Figure 1.

Two components of the 'time-limitation' hypothesis for the evolution selfing in annuals. In (a), selfing is a trade-off of selection favoring a shorter time to reproductive maturity (fully developed flowers) under strong r-selection. As a tradeoff (dashed arrows), flowers become smaller with greater overlap in location and timing of anther dehiscence and stigma receptivity, thus increasing the rate of selfing as an incidental consequence. In (b) strong r-selection favors a shorter pollination time directly; i.e., selfing is selected for directly because it shortens the amount of time between flower maturation and ovule fertilization, thus leaving sufficient remaining time for seed and fruit maturation before the inevitable early mortality of the maternal plant under strong r-selection. In this case, smaller flower size and shorter flower development time are favored by selection because they facilitate selfing (see text).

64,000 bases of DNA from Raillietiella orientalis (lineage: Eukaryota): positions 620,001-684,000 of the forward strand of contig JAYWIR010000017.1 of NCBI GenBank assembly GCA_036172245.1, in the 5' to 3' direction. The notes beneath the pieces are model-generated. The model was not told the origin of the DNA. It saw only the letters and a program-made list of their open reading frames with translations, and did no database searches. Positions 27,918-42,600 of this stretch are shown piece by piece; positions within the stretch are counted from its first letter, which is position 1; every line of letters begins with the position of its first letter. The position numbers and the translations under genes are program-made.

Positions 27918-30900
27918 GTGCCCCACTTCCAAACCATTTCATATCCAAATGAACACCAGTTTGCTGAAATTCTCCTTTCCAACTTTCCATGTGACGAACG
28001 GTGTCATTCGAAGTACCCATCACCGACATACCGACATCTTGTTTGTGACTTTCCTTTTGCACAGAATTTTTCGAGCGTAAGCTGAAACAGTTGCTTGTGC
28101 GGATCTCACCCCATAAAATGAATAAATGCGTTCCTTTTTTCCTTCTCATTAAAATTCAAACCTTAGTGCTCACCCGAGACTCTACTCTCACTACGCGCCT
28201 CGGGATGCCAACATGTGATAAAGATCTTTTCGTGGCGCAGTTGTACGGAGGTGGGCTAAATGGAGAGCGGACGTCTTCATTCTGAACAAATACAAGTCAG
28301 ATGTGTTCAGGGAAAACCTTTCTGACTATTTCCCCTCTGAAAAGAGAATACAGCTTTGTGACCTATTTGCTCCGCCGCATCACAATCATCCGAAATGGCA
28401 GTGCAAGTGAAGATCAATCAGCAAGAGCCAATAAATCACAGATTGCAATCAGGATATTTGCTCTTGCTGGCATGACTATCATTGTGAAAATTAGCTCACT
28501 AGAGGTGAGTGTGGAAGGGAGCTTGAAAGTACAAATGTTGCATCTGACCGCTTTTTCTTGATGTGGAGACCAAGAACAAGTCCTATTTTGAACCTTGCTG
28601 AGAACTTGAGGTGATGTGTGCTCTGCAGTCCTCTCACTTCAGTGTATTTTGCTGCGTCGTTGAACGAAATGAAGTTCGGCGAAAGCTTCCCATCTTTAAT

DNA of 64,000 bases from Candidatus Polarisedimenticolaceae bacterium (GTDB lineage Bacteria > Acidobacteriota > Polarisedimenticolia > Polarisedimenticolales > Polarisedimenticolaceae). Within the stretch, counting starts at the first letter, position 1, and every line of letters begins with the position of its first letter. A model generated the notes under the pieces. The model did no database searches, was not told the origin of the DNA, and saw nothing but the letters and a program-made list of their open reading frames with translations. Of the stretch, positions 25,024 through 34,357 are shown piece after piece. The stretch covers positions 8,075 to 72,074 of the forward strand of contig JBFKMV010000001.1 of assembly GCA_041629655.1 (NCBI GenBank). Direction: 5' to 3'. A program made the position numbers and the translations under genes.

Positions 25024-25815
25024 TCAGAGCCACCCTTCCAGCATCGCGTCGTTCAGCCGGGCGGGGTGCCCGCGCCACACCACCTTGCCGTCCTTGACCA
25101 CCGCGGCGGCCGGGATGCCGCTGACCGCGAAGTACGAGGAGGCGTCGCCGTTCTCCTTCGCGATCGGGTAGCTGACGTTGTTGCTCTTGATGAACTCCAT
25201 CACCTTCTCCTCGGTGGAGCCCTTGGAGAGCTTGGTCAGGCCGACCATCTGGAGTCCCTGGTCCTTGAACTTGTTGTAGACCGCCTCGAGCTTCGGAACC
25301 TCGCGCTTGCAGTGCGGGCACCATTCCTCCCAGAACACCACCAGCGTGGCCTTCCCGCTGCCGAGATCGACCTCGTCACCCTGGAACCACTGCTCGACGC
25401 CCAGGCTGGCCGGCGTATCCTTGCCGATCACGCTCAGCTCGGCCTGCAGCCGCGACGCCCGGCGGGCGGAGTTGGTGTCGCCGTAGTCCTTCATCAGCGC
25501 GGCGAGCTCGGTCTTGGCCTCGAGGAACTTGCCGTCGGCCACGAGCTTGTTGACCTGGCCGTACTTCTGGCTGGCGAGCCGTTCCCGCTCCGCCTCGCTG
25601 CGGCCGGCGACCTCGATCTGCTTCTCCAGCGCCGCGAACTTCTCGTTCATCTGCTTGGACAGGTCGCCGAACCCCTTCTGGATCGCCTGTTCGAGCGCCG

Snell and Aarssen BMC Ecology 2005 5:2   doi:10.1186/1472-6785-5-2
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